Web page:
Hugo gives Martin Scorsese a break from his usual dark dramas and in return turns in a family friendly movie about outcasts and rediscovering old relics.
It seems like many filmmakers have been feeling nostalgic for old Hollywood lately. Not too long ago we Quentin Tarantino made his 1960s Hollywood Golden Age love letter with Once Upon a Time in Hollywood. Just last year we had Steven Spielgberg’s semi-autobiography in The Fabelmans, then there was Damien Chazelle with Babylon, which was about how the movie industry changed going from silent films to talkies. One similar project that touches on the history of movies that audiences seem to have forgotten about, or simply isn’t talked about enough, is Martin Scorsese’s Hugo.
Based on Brian Selznick’s book “The Invention of Hugo Cabret,” Hugo takes us back to 1930s Paris as we follow an orphan boy living inside the walls of a train station where he spends his time looking at the outside world from within. His late father taught him how to fix clocks, so he uses his skills to keep the station’s clocks running, all while trying to make an old automaton work again that might hold a message from his father. In his journey, he encounters an old toy-shop owner named Georges Méliès (Ben Kingsley, Daliland), whose past might be connected to the boy’s father and his automaton.
Who would have thought Scorsese had it in him to deliver a family friendly piece? It might have come as a surprise to many cinephiles when the film was released back in 2011, but when you dive into the movie’s themes and Martin Scorsese’s childhood, then the director’s ability to have crafted such a fantasy-like world isn’t as shocking as it may have seemed before.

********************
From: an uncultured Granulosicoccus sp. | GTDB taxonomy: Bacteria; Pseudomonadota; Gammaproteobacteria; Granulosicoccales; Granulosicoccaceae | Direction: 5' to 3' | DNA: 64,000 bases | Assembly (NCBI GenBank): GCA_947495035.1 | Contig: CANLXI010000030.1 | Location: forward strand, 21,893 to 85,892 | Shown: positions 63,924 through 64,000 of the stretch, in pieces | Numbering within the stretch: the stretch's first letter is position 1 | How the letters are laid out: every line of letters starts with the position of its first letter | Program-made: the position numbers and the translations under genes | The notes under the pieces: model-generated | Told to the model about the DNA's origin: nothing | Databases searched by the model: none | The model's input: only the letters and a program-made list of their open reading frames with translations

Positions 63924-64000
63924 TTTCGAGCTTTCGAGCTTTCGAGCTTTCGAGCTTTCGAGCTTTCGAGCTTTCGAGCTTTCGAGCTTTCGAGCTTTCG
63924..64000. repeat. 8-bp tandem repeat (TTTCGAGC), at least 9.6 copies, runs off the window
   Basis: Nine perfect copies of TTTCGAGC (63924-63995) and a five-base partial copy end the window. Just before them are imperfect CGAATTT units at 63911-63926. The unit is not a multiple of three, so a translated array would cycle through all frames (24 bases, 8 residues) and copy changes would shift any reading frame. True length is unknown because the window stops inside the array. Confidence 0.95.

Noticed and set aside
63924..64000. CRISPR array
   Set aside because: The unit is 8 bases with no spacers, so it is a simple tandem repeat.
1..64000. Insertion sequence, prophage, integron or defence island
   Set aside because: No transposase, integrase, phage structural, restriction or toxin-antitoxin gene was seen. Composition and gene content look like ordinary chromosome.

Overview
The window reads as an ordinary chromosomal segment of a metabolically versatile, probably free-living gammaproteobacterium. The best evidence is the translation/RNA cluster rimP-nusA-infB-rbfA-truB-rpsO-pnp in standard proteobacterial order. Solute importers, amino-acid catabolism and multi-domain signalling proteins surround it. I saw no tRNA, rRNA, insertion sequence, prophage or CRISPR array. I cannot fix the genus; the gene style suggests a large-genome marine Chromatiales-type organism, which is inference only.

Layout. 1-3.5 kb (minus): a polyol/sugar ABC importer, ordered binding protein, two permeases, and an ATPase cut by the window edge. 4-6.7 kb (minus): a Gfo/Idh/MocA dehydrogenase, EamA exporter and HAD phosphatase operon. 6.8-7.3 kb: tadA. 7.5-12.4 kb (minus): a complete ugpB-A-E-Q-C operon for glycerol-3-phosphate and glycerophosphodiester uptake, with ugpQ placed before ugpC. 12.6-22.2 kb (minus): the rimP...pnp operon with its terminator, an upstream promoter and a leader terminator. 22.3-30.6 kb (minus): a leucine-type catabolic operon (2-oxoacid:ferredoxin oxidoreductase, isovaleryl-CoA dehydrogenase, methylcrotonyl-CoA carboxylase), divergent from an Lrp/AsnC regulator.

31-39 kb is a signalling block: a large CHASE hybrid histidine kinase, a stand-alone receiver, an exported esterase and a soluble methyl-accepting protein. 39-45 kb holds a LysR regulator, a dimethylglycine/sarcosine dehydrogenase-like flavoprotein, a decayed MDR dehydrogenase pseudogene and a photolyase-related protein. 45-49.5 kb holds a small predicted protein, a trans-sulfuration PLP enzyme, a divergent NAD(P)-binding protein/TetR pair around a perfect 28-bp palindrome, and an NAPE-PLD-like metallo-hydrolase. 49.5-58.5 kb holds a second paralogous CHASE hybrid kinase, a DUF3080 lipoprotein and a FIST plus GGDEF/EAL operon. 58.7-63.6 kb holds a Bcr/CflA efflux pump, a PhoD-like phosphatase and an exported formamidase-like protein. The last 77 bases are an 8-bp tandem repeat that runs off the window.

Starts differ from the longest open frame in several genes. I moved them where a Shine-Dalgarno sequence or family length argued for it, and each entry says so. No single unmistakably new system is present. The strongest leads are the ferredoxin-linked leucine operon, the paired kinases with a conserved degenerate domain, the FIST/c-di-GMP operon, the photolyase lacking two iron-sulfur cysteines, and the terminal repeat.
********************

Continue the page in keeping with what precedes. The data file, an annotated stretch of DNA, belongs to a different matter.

Hugo (Asa Butterfield, Your Christmas or Mine?) is, in many ways, a mirror image of a lot of film enthusiasts who’ve become enamored with old relics they’ve found during their childhoods. For Hugo, it’s the machines he’s learned to take care of, while for people like Scorsese it’s perceiving that movie magic that gave them a purpose from a young age.
Like the main character here, Scorsese was forced to look at the outside world from the safety of his home due to severe asthma. His only form of escape? Going to the movie theater and being transported to new worlds and stories. So, with this in mind, it actually makes a lot of sense for him to be the one to adapt this narrative for the big screen. He has a personal connection to this tale. Plus, who better to tell a story of a boy rediscovering French illusionist, actor, and film director Georges Méliès, who is credited in the movie space for leading technical and narrative discoveries in the early 1900s, than the guy who won’t stop talking about how much he adores cinema?
The film has a very mundane vibe to it: nothing earth shattering happens here, but it feels epic because Hugo really does a great job at capturing what it is like to see the world through the eyes of a child whose imagination has no limits. This was Martin Scorsese’s first rodeo playing with new technology, like Méliès in his time, as this was the first and only movie he’s done in 3D. Although that technology is missing when you view the film at home, Scorsese and Robert Richardson’s cinematography remains a delight to look at. The rich colors pop off your TV screen and immerse you into the fantasy the crew behind Hugo created.